Novel devices for intraoperative monitoring of glossopharyngeal and vagus nerves during skull base surgery

Abstract

BACKGROUND Swallowing disturbance is among the most burdensome complications suffered by patients with glossopharyngeal and vagus nerve involvement in lesions adjacent the jugular foramen. For monitoring these nerves, we have developed new devices that comprised four contacts adhering to the surface of the cuff of an endotracheal tube, with attachment the posterior pharyngeal wall. To determine whether these devices are useful for monitoring the glossopharyngeal and vagus nerves and predicting postoperative swallowing dysfunction in patients undergoing removal of skull base tumors involving these nerves. METHODS We studied 10 patients. Compound muscle action potentials (CMAPs) were recorded from the posterior pharyngeal wall by stimulating the glossopharyngeal or vagus nerve in order to identify the nerve course, especially in patients showing severe nerve distortion due to the tumor. Pharyngeal motor evoked potential (PhMEP) elicited by transcranial electrical stimulation were recorded in all patients. The correlation between the final to baseline PhMEP ratio and postoperative swallowing function was examined. RESULTS Responses were obtained in six of the seven patients in whom CMAP monitoring was performed. Deterioration of swallowing function postoperatively was demonstrated in six of seven (86%) patients with intraoperative PhMEP ratios <50%. None of the three patients with intraoperative PhMEP ratios >50% showed deterioration of swallowing function after surgery, although the one patient already had severe swallowing dysfunction requiring preoperative tracheostomy. CONCLUSIONS Our novel devices were useful for monitoring the glossopharyngeal and vagus nerves in patients undergoing removal of skull base tumors involving these nerves.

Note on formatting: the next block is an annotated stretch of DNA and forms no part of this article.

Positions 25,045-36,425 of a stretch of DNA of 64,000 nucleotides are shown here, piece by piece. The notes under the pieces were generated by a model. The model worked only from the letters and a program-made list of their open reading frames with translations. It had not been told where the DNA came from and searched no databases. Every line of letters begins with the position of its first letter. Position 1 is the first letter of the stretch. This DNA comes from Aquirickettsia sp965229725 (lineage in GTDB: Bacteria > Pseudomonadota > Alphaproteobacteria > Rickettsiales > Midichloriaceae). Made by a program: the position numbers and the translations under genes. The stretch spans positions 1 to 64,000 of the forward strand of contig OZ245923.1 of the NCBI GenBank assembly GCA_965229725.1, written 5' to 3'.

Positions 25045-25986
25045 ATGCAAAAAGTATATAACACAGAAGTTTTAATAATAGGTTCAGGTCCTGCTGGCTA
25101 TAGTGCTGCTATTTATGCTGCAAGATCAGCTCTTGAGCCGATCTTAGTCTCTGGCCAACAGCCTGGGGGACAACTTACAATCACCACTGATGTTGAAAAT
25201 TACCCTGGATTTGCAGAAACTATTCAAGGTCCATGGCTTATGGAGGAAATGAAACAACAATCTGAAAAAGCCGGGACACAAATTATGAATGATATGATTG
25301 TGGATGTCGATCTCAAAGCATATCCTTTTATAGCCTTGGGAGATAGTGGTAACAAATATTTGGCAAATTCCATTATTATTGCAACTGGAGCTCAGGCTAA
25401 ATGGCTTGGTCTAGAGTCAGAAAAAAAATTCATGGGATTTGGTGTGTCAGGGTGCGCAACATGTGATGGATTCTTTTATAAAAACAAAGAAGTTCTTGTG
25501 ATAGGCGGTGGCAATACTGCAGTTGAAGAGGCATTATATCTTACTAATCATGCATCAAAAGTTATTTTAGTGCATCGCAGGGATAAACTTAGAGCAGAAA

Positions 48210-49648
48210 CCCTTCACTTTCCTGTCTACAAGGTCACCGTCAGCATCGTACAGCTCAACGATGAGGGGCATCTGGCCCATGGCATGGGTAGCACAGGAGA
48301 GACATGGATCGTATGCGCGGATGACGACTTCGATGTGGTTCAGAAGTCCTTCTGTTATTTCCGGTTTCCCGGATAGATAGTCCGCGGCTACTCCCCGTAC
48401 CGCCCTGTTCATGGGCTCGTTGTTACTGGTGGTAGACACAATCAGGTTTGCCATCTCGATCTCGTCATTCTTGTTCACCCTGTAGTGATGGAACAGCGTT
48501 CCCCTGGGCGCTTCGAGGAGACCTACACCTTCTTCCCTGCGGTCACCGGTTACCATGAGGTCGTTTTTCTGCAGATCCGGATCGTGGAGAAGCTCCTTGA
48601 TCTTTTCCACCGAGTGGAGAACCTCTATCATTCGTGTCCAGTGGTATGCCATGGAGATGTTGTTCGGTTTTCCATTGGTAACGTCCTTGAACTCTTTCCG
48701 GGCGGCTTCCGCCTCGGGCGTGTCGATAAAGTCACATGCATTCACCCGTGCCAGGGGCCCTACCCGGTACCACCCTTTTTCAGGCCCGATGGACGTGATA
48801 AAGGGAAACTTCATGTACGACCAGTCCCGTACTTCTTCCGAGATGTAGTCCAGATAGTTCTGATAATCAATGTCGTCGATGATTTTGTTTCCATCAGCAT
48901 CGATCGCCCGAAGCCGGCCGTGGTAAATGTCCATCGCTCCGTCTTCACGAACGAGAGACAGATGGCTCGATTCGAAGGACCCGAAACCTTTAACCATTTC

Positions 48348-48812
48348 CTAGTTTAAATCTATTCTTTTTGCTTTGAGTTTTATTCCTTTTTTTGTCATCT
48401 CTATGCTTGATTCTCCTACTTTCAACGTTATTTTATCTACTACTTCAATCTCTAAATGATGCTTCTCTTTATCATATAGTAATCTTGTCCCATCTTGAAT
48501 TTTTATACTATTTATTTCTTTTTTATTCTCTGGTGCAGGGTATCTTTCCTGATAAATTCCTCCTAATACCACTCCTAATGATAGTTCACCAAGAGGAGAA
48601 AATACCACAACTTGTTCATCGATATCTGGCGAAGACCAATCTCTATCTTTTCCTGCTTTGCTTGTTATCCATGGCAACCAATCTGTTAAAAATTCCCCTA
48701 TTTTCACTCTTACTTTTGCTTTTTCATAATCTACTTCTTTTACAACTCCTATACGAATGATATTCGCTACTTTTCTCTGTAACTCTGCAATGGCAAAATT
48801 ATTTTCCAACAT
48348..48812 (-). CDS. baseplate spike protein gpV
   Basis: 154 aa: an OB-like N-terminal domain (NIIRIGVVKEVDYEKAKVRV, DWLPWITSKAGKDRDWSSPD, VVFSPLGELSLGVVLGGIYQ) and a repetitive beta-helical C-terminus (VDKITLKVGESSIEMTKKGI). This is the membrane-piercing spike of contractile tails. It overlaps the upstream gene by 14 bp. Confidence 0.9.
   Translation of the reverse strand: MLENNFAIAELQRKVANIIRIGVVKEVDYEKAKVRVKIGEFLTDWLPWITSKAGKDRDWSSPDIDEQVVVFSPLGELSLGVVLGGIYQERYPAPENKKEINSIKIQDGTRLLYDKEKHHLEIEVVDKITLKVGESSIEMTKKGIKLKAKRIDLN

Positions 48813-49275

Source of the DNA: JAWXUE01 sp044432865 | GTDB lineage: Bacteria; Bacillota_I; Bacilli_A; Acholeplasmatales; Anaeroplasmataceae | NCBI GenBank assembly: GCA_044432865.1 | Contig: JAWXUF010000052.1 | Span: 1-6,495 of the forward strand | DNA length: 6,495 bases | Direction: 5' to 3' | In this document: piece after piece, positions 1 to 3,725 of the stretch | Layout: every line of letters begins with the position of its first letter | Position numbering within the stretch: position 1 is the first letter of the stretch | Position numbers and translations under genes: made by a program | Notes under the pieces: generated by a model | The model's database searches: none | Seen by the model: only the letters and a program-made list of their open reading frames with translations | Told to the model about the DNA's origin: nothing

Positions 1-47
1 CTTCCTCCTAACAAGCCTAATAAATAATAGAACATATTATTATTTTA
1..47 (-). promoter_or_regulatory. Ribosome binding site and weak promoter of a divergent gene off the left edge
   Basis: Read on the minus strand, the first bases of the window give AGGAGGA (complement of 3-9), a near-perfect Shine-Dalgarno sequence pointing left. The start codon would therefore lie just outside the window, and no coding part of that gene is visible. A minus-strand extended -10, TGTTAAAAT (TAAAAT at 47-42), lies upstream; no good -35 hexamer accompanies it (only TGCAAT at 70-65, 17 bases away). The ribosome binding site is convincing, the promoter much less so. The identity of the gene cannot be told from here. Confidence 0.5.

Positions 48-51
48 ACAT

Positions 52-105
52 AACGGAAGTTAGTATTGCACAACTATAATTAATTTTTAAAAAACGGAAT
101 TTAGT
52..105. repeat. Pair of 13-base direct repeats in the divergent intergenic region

DOI: 10.4103/2152-7806.115650

Cite this paper

@inproceedings{Fukuda2013NovelDF, title={Novel devices for intraoperative monitoring of glossopharyngeal and vagus nerves during skull base surgery}, author={Masafumi Fukuda and Tetsuro Takao and Tetsuya Hiraishi and Naoki Yajima and Akihiko Saito and Yukihiko Fujii}, booktitle={Surgical neurology international}, year={2013} }